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Avoid Dehydration This Summer

General | December 11, 2017 | Author: Naturopath

general

Avoid Dehydration This Summer

An increase in sweating due to rising temperatures this summer can put you at risk of dehydration. When you lose more water than what your body needs this can lead to muscle cramps, fainting and headaches. However, it’s not just sweating which causes us to lose excess fluids from the body.

Causes of Dehydration 

  • A fever
  • Diarrhoea
  • Vomiting
  • Excessive sweating
  • Excessive urination (diuretics can cause this)

We also naturally loose fluids when we breathe, sweat, poop, cry and spit. Usually the fluids are replaced by drinking enough water and eating foods that contain water—but this is not always the case. People may not replace enough fluids because they forget to drink water or don’t realize they are thirsty in the first place. Vomiting and nausea can make it hard to keep down fluids and then of course there are endurance events and sports which can lead to excessive sweating.

Our body is made up of 50-75% water and our body can only survive a few days without drinking it.

Water is vital for the health and integrity of every single cell in our body. It is needed for most body functions, including to:

  • Allow our blood to flow easily through blood vessels to carry nutrients and oxygen to cells
  • Eliminate waste products
  • Regulate body temperature
  • Moisten mucous membranes and skin
  • Improve digestion and reduce constipation
  • Reduce urinary tract and kidney infections
  • Accumulate in areas of the body to act as a shock absorber i.e. joints, eyes and amniotic sac

Dehydration can be either mild, moderate or severe. Here are some signs and symptoms of dehydration to look out for.

Mild dehydration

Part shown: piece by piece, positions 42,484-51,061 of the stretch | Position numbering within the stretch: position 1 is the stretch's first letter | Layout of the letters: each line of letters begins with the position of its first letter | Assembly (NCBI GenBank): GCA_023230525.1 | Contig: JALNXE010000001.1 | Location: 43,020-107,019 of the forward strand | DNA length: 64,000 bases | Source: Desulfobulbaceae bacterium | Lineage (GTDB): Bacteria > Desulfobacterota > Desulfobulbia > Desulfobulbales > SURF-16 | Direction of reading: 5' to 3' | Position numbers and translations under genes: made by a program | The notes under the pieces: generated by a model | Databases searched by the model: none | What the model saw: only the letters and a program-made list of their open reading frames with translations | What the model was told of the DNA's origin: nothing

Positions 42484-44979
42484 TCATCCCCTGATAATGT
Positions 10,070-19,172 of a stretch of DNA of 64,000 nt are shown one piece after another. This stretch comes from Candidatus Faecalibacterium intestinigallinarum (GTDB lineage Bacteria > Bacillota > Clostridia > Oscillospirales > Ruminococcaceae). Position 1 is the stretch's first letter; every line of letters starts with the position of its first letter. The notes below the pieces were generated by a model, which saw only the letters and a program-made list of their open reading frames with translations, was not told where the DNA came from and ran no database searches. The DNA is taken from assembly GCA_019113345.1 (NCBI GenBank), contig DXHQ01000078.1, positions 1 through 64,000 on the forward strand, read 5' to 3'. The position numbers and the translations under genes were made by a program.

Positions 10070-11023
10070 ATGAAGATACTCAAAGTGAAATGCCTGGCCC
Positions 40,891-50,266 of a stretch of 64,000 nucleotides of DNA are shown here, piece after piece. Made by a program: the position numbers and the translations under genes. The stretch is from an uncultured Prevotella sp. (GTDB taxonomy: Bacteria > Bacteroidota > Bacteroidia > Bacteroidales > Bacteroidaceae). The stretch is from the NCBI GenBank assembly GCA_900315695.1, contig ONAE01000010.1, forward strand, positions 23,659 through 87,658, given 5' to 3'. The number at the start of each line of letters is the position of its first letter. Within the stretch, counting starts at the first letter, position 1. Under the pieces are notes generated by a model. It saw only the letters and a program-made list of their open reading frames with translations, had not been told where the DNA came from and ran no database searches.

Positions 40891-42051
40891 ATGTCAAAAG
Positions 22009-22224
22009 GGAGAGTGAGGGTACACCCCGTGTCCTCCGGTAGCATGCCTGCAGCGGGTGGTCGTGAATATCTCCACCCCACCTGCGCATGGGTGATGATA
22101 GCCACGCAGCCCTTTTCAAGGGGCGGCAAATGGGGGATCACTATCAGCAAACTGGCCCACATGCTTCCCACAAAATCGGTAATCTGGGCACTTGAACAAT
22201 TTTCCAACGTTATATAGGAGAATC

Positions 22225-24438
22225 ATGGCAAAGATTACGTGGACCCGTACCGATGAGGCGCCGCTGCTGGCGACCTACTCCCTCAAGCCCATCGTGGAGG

• Dry mouth
  • Thirst
  • Reduced urine, which is usually a dark colour
  • Dry, cool skin
  • Headache
  • Muscle cramps

Severe dehydration

  • Very concentrated urine and not needing to pee
  • Very dry skin
  • Feeling dizzy and fainting
  • Rapid heartbeat and breathing
  • Sunken eyes
  • Sleepiness, lack of energy, confusion or irritability

Heat-related illnesses

To keep healthy, our body temperature needs to stay around 37°C. The body cools itself by sweating, which normally accounts for 70 to 80 per cent of the body’s heat loss. If a person becomes dehydrated, they have a reduced ability to sweat and body temperature can soar. This can put someone at risk of heat exhaustion and a more dangerous version, heatstroke.

Heat exhaustion 

Heat exhaustion occurs when excessive sweating in a hot environment reduces a person’s blood volume. Warning signs may include paleness and sweating, rapid heart rate, muscle cramps (usually in the arms, legs or abdomen), headache, nausea, vomiting, dizziness or fainting.

Heatstroke

Heatstroke happens when a person’s core body temperature rises above 40.5°C and internal systems start to shut down. Many organs in the body suffer damage and the body temperature must be reduced fast. Most people will have profound central nervous system changes such as delirium, coma and seizures. The person may have trouble walking, appear confused, collapse and become unconscious. As well as effects on the nervous system, there can be damage to vital organs such as the liver, kidneys, muscles and heart.

Heatstroke is a medical emergency and requires urgent attention. 

Who is at risk?

Some people are at a higher risk of developing dehydration, including:

  • Babies and young children
  • The elderly
  • People who are ill with an acute illness
  • People who have a chronic disease such as diabetes
  • People who are active outdoors in hot, humid weather